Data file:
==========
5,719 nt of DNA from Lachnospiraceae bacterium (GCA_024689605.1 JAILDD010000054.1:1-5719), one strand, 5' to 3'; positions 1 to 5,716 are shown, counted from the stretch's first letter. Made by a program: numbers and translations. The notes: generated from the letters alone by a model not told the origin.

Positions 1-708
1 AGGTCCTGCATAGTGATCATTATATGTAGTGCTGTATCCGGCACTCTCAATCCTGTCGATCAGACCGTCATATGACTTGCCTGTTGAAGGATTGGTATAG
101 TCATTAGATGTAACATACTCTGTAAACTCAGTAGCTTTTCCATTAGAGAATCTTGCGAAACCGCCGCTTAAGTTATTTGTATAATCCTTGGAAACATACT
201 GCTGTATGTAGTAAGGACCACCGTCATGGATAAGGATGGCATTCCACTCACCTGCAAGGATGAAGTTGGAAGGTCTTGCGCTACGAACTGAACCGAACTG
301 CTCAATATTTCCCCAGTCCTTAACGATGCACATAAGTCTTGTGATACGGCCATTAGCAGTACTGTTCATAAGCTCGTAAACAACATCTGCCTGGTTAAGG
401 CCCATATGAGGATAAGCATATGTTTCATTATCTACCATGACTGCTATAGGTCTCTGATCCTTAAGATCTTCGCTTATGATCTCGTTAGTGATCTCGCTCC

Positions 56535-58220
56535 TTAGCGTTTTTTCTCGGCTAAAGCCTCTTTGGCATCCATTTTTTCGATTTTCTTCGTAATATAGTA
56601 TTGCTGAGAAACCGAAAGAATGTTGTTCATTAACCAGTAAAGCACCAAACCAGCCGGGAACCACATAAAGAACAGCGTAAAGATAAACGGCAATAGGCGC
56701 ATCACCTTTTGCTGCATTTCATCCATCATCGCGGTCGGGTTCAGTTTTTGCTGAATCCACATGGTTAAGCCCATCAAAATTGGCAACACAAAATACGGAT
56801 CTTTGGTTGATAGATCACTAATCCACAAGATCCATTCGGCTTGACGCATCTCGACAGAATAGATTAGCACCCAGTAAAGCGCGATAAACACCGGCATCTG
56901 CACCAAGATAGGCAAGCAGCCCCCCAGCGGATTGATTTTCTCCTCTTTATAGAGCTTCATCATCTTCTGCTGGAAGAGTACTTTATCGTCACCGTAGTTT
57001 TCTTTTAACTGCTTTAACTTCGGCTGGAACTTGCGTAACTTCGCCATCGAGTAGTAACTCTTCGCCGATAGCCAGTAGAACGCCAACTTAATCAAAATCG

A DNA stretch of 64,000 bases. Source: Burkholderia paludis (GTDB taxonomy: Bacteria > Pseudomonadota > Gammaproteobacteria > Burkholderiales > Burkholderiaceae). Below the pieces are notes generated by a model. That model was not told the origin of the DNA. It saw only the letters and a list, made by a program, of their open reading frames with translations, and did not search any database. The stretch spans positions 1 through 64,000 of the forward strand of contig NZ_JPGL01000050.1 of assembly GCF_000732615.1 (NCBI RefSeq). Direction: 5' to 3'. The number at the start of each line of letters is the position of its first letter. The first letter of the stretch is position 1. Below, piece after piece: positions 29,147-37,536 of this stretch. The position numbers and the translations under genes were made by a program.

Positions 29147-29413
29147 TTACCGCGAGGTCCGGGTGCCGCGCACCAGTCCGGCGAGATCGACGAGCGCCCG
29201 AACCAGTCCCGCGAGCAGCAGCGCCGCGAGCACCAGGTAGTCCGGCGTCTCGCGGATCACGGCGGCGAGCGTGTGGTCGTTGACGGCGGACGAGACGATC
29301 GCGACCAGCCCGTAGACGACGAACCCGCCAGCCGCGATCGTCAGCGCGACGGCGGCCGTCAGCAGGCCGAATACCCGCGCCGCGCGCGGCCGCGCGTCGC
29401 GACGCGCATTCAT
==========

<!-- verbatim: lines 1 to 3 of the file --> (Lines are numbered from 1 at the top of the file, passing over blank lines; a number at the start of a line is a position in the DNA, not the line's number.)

5,719 nt of DNA from Lachnospiraceae bacterium (GCA_024689605.1 JAILDD010000054.1:1-5719), one strand, 5' to 3'; positions 1 to 5,716 are shown, counted from the stretch's first letter. Made by a program: numbers and translations. The notes: generated from the letters alone by a model not told the origin.

Positions 1-708
1 AGGTCCTGCATAGTGATCATTATATGTAGTGCTGTATCCGGCACTCTCAATCCTGTCGATCAGACCGTCATATGACTTGCCTGTTGAAGGATTGGTATAG